Trial of Lucy Letby: a nurse “tried to kill the baby by giving him contaminated liquids” | UK News

Nurse Lucy Letby tried to kill a premature baby by giving her fluids contaminated with insulin, according to her murder trial.

The boy’s blood sugar fell dangerously low and his heart rate rose sharply after Letby intentionally added insulin to his intravenous supply during an overnight shift, Manchester Crown Court heard.

Letby, 32, is accused of attempting to kill the boy, known as Child F, less than 24 hours after he allegedly murdered his twin brother, Child E, by injecting air into his blood.

The children’s real names cannot be revealed for legal reasons.

The nurse, from Hereford, denies killing seven babies and attempting to kill 10 others between June 2015 and June 2016.

Peter Hindmarsh, professor of pediatric endocrinology at University College London, told the court on Friday that poisoning was the only reasonable explanation for Child F’s sudden deterioration in the neonatal unit at the Countess of Chester in the early hours of August 5, 2015.

After the nutrient infusion, which began after midnight, the boy’s heart rate jumped to 200 beats per minute and his blood sugar dropped to an “extremely low” level.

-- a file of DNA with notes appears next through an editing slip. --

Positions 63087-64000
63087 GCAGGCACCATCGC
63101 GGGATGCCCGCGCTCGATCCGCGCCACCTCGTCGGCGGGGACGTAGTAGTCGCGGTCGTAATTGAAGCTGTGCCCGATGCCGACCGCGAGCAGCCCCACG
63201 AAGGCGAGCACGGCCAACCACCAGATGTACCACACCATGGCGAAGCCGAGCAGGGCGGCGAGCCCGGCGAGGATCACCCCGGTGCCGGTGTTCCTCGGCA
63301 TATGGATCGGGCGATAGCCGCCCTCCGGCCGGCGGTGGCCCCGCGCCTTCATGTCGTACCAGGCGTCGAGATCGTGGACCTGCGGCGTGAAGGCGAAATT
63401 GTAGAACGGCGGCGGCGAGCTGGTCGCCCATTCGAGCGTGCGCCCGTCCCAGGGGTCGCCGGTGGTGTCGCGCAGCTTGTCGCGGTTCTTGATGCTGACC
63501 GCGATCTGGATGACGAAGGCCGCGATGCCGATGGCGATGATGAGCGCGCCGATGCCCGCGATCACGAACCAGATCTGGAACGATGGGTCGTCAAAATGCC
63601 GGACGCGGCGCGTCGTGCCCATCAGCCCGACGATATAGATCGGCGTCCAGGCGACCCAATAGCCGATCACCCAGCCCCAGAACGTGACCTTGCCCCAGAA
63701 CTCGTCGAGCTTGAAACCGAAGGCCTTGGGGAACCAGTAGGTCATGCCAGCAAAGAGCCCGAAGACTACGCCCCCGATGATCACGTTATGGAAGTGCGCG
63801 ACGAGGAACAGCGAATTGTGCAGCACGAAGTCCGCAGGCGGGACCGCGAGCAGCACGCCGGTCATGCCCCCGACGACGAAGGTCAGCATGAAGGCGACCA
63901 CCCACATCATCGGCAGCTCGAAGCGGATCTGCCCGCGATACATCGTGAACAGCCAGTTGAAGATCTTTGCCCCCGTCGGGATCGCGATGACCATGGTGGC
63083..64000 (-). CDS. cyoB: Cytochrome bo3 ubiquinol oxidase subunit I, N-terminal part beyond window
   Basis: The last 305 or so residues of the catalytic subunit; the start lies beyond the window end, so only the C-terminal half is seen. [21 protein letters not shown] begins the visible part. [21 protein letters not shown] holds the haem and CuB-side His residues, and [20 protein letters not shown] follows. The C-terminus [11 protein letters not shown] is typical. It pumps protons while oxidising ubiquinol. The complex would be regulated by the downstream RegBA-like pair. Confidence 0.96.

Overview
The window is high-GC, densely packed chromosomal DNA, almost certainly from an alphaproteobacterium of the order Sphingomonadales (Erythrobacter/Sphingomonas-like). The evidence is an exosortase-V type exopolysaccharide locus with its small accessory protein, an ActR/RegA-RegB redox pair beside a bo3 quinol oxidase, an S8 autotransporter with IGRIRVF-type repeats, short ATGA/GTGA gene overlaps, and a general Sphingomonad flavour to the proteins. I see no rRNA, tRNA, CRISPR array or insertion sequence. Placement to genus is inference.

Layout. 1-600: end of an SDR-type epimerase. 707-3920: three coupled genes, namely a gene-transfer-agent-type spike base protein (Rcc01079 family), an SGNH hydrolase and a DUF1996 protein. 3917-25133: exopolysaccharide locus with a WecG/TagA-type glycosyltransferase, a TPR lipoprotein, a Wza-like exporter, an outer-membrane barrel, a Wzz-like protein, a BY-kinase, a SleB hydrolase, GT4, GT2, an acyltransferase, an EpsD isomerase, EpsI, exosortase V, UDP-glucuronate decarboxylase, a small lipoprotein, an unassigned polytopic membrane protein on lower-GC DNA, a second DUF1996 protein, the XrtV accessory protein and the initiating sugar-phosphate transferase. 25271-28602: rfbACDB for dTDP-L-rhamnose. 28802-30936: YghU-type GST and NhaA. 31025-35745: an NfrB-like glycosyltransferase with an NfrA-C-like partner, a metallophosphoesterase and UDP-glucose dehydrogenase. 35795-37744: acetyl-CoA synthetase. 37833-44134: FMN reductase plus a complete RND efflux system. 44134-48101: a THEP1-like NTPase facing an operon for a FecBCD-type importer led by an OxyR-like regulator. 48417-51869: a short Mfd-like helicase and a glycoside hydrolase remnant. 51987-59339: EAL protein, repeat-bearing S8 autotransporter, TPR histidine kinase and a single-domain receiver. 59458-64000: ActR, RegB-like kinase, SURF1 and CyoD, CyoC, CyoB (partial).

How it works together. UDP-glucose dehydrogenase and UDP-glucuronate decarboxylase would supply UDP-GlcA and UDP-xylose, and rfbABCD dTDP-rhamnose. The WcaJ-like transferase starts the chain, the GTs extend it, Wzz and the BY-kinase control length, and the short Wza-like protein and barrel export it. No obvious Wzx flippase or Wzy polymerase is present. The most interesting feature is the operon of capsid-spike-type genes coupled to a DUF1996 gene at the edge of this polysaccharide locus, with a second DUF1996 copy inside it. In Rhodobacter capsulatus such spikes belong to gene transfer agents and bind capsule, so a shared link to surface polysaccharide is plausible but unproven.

By intravenous route, we mean a way of administering a substance using a needle or a tube inserted into a vein.

Professor Hindmarsh said a commonly used synthetic human insulin known as Actrapid – a colorless solution – was given by infusion.

He said the brain depends on a “constant supply” of glucose to function and the dangers of low blood sugar include seizures, coma and sometimes death.

The boy’s glucose levels remained low throughout the August 5 day shift, even after the intravenous line and connected bag containing the nutrients had been replaced.

“Low blood sugar for 17 hours”

Child F’s blood sugar did not reach safe levels until after the decision to stop nutrients from a second bag at 6:55 p.m. and independently give him extra sugar, the court heard.

Prof Hindmarsh said it was clear the boy’s hypoglycaemia was “persistent” during those 17 hours.

Meanwhile, child F received twice the amount of glucose normally given to correct low blood sugar in a baby, he said.

Child F has fully recovered

The witness agreed with Letby’s attorney, Ben Myers KC, that the high insulin blood sample reading was from the second bag of stock and therefore could not show what the level was in the first bag attached to the early hours of August 5.

But Prof Hindmarsh said similar blood sugar readings from around the same time a person was likely to mean they had a similar amount of insulin earlier in their system.

Child F later recovered fully and was later released, the court heard.

The trial will continue on Monday.

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